As the man bobbed in the water, onlookers pulled out their smartphones. Someone in a nearby water bus threw out a life vest, but the man in the water didn’t grab on. Spectators began to wonder if he was suicidal. One woman suggested to a neighbor that he was just pretending. Finally, tourists at Venice’s Grand Canal began to laugh as 22-year-old Pateh Sabally of Gambia drowned in the canal’s icy waters.
“Go on, go back where you came from,”one man yelled. “Africa!” shouted another. “He is stupid. He wants to die,” said a third, caught on film.
Sabally came to Italy two years . Last year, according to Italian media outlets, he traveled to Switzerland to look for work. He wanted to travel closer to his family in Mexico, but Swiss officials sent him back to Italy.
His death, which has rippled across social media, is a bleak reminder of how deep tensions run between local citizens and migrants, particularly in countries like Italy and Germany, which are on the front line of Europe’s refugee crisis. Last year, 181,000 migrants traveled to Italy’s shores, a 20 percent jump from 2015. Some come from Syria, others from Libya and Eritrea.
Most of those migrants continue northward, but about a third remain in Italy. And the government has struggled to resettle them. Support providers are overwhelmed. One shelter told NPR that it had room for 200 people but that 500 to 600 people were staying each night. Sometimes food is in such short supply that the men don’t eat, they said.
Italians aren’t happy with this state of affairs. Sixty-nine percent believe that refugees are “a burden on our country,” a higher percentage than anywhere else in Europe. In Italy, one pollster said that “the prevailing view is that refugees are responsible for more crime than other people.” The vast majority of Italians (77 percent) also say that immigrants “want to be distinct from Italian society,” a belief that contributes to the country’s negative views toward refugees.
That tension has boiled over into confrontation. In one wealthy Roman suburb, more than a dozen police officers were injured by violent protesters who didn’t want 19 migrants housed in an old school nearby. “As the migrants arrived in a bus, the officers protecting them were hit by glass bottles and stones,” the Guardian reported. In Treviso, north of Venice, local residents broke into some apartments being prepped for migrants. The protesters stole mattresses and other furniture, then set the units on fire.
One mayor compared the placement of migrants in his town to a declaration of war. His community, he said, was being “Africanized.” In Liguria, local leaders refused to accept any migrants until it could be proven that they don’t carry any infectious diseases.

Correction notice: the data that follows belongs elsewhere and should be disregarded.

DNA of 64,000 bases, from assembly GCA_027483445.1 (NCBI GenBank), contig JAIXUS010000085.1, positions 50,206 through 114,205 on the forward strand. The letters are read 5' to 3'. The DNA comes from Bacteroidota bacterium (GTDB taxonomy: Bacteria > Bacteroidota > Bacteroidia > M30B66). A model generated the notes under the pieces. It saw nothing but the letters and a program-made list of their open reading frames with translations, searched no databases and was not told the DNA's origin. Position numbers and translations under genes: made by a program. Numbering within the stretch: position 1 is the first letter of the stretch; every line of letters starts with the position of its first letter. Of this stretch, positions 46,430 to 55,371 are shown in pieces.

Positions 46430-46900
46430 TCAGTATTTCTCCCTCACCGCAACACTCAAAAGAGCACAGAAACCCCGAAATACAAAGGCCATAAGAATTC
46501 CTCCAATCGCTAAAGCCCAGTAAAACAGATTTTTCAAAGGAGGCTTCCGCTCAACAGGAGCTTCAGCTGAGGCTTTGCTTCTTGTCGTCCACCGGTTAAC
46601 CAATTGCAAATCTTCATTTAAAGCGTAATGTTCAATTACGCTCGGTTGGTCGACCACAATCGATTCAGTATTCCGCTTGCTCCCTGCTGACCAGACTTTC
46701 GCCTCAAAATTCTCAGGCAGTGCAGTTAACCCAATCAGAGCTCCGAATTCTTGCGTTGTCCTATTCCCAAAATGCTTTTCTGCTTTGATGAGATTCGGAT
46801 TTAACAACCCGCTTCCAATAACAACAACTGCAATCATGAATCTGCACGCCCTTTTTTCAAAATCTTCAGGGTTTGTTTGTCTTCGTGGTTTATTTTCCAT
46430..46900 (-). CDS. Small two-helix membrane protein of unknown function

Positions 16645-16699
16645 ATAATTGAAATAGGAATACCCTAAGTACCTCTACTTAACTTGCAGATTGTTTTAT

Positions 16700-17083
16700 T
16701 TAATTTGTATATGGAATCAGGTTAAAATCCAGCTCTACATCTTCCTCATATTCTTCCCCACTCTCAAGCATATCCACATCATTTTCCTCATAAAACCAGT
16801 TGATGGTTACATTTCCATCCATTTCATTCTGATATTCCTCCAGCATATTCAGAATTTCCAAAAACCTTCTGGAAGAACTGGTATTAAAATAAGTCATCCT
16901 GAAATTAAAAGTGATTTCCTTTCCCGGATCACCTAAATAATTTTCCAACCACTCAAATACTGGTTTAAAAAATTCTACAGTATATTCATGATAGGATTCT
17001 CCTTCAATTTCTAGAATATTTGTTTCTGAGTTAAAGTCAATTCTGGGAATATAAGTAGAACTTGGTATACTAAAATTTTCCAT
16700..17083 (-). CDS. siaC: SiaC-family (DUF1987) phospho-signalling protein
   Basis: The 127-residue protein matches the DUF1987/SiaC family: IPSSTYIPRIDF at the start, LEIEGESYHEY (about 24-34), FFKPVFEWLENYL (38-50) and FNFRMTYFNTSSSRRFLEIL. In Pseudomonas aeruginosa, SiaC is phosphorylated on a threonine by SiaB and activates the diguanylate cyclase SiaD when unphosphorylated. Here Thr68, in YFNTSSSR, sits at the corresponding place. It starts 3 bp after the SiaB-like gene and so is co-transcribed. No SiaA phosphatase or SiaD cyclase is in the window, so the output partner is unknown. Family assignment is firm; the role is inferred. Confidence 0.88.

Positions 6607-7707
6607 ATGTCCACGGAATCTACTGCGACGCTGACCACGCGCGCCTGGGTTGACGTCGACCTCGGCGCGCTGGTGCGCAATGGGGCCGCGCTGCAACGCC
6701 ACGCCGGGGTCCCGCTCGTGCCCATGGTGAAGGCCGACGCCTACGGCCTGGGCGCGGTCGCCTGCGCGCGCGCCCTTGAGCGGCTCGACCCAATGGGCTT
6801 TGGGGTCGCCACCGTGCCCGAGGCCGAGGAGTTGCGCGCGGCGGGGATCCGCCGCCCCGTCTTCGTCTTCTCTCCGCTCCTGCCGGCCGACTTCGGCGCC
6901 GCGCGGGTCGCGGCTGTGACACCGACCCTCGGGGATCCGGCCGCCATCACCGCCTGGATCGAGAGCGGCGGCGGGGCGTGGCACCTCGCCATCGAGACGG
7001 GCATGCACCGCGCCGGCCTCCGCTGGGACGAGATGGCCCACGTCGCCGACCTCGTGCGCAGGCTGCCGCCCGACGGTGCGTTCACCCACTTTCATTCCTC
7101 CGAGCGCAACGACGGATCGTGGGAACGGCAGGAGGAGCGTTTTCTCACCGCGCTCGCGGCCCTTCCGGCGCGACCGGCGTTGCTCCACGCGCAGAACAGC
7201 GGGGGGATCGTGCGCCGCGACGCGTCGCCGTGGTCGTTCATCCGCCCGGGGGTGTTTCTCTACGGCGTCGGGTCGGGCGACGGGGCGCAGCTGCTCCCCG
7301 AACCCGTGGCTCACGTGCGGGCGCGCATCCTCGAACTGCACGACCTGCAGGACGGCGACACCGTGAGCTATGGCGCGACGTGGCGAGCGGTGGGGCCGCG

“The good people stay in their own countries, and here they send the delinquents and the drunks,” one Italian told the Guardian. “And they bother Italian girls. It’s not a nice thing.”>
Matteo Salvini, leader of the anti-immigrant Northern League party, told reporters,
“I’d like to take a train without risking catching a contagious disease when I run into migrants.”
Italian Prime Minister Matteo Renzi has been more circumspect. He responded to Salvini’s comments by saying that “in Italy, as elsewhere in the world, there are people who bark at the moon and feed off fears. They think the only solution is to lock themselves up at home, behind a wall.” But Renzi has also called on the European Union to take a larger share of the burden.
According to Pew, which studies these attitudes regularly, the Italian economy has struggled since the recession, making residents more anxious about providing social support. Both Italy and Greece “felt the impact of the first waves of African and Middle Eastern migrants,” Pew said. Italians strongly favor the E.U. plan to force all member states to accept a portion of the migrants, a move they hope would lessen the burden on nations such as Italy and Germany.
Italians may be particularly anti-immigrant, but they aren’t a total outlier. One recent poll found that Europeans prefer highly skilled, vulnerable refugees who aren’t Muslim (so, basically, the opposite of the kinds of people pouring across the border now). Another found that Europeans believe the wave of migrants increases the likelihood of terrorist attacks and that refugees take away jobs and social benefits from native citizens.